The Sure Thing

IrishEyes offers a Pre-Camp Assessment of junior tight end Kyle Rudolph.

Five games into the 2009 season, Kyle Rudolph had already produced one game-winning touchdown plus another that put the Irish ahead by three near the end of regulation. He had one catch and run good for 52 yards; another erroneously called back totaling 76 more. He'd been awarded Player of the Week status for his position from the Mackey Foundation and each of his three touchdowns (21 receptions for 269 yards) gave the Irish the lead.

On a team full of offensive stars, you'd be hard-pressed to find a player not named Clausen who meant more to Notre Dame during its 4-1 September start last season than did Rudolph.

But Game Six brought a USC pass rush that demanded he lend a hand to the team's overmatched offensive line in pass protection; Week Six, a disciplined BC defense that slowed the Irish offense, its Cover 2 defense taking away QB Jimmy Clausen's inside-the-hash options. Rudolph's early-season run toward All America status had hit a the same juncture his freshman season of '08 began to putter toward an unspectacular finish.

A shoulder injury kept him out of the majority of Notre Dame's four-game November swoon. The losses not coincidental; the suddenly inconsistent offense easily explained: the '09 offense needed Rudolph; the '10 version will even more.

Rudolph's 2010 Outlook

Entering his junior season, Rudolph has played the role of hero in two thrilling victories and was a 50/50 official's call away from another (described below). He's already advanced into the top 10 in receptions, receiving yards and touchdowns for his position in program history and he's earned first-team pre-season All-America status from nearly ever national publication.

And like the rest of his .500-saddled teammates, he's barely made a dent in the season's second half. Each of his five career touchdowns have occurred before the conclusion of Game Five and that aspect of football - finishing strong - is where Rudolph will likely improve the most as an upperclassmen.

As a true freshman starter in the trenches in '08, it was not unexpected that Rudolph would hit the proverbial wall. Last season, a Week Nine injury and a flawed team contributed to his decline.

2010 brings the purported aid of respected Strength & Conditioning coach Paul Longo; another year of maturity as an athlete and what I assume is complete confidence in his abilities and in his teammates. Already on the short list of the nation's best at his position, noticeable improvement from the junior would mark an ominous sign for 13 upcoming opponents.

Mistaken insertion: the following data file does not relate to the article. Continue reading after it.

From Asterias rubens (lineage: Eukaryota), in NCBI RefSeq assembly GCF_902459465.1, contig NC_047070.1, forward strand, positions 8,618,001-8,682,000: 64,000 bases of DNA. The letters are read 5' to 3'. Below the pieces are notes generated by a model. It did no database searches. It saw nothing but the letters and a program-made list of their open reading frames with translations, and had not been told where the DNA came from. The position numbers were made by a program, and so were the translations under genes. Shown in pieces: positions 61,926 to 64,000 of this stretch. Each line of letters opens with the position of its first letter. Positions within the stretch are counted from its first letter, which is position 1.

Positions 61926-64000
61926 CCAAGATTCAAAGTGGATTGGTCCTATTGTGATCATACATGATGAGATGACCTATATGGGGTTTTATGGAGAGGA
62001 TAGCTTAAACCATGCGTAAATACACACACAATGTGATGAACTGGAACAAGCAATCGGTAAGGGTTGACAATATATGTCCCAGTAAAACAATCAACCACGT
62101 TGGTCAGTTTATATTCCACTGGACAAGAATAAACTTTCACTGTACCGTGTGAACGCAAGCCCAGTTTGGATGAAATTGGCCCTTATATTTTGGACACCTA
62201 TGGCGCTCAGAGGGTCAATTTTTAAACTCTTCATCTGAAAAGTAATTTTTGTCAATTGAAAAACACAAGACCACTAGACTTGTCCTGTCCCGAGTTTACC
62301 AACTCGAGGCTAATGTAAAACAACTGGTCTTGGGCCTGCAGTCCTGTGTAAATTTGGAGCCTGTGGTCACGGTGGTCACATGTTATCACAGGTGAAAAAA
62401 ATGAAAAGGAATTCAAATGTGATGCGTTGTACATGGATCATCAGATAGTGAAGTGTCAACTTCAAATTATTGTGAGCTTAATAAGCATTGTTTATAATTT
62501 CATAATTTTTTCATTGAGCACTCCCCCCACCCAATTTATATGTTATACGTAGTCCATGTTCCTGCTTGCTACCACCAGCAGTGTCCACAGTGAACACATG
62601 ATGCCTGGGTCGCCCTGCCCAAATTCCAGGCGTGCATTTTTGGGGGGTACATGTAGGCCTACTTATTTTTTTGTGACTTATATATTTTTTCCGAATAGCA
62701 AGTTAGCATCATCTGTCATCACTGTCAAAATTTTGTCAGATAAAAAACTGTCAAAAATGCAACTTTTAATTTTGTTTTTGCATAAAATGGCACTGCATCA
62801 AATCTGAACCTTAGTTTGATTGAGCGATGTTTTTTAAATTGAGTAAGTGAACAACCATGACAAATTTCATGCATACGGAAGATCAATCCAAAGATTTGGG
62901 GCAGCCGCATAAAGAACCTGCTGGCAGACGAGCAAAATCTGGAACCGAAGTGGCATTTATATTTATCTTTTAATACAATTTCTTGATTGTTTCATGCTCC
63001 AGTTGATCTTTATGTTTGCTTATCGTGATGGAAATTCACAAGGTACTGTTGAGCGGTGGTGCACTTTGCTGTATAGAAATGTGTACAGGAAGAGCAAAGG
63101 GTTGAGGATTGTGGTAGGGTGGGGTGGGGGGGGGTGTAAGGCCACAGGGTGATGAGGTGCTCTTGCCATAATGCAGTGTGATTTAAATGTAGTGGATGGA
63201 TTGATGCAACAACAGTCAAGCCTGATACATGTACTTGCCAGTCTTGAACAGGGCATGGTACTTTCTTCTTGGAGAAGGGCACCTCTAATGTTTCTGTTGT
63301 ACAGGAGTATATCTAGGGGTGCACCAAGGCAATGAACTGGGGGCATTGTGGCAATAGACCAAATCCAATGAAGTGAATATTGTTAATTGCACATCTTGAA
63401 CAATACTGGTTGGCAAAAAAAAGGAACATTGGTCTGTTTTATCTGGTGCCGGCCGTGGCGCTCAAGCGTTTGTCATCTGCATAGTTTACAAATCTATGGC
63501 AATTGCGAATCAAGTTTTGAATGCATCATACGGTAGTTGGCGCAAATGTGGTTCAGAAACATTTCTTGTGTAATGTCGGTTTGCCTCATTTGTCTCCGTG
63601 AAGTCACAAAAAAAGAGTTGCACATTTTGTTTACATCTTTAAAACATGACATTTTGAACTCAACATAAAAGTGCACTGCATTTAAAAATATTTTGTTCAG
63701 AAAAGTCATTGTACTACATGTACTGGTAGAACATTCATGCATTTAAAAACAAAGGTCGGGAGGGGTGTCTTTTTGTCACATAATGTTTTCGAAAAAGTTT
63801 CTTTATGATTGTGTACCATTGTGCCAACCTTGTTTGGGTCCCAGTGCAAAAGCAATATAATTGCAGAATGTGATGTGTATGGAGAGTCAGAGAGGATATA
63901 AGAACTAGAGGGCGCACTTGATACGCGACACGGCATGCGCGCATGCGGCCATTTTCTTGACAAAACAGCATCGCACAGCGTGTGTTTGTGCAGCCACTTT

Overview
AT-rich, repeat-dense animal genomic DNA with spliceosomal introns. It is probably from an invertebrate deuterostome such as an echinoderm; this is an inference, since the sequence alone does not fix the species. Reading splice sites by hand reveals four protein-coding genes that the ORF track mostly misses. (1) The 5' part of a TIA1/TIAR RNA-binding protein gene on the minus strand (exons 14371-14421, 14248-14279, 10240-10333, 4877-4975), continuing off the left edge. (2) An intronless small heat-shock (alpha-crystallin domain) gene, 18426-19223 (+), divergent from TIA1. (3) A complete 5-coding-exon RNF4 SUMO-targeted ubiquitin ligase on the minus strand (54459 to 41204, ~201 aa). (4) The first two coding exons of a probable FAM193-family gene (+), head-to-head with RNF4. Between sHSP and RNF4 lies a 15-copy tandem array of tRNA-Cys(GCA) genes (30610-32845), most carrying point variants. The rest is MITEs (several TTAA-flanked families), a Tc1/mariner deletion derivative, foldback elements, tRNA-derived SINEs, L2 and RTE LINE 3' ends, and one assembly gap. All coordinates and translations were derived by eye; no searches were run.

Detached from the Action: Rudolph's role in the spread offense will generally be that of a pass-catcher offset (detached) from the line of scrimmage; akin to a second slot receiver or pass target lined up between the slot and offensive tackle. He improved greatly as a blocker last season (understandably struggling in '08 as a freshman vs. 22-year old men) but now the accepted weaker aspect of his game will become less relevant.

Blocking assignments remain, but crack-backs vs. opposing defensive ends and assignments vs. a linebacker or safety are less taxing for a tight end (plus those defenders will have to account for a Rudolph chip-and-release into a pass pattern rather than just attacking Rudolph from the snap).

Rudolph runs well after the catch and has little problem maintaining his focus in heavy traffic. He'll win the majority of jump balls and provides first-time starter Dayne Crist with the ultimate security blanket and an easy-to-follow thought process for the new QB when initial patterns break down: Escape pocket, look for the closest 6'6" 265-pound beast with hands the size of a mid-sized sedan, release pass in vicinity.

Between Rudolph and classmate Michael Floyd, third-down conversions and red zone opportunities should be the least of the offense's troubles this fall. (Though restricted by off-season shoulder surgery, Rudolph dominated red zone scrimmages in late April; once leaping well above Manti Te'o's otherwise perfect coverage to catch the ball at goal post level for the score.)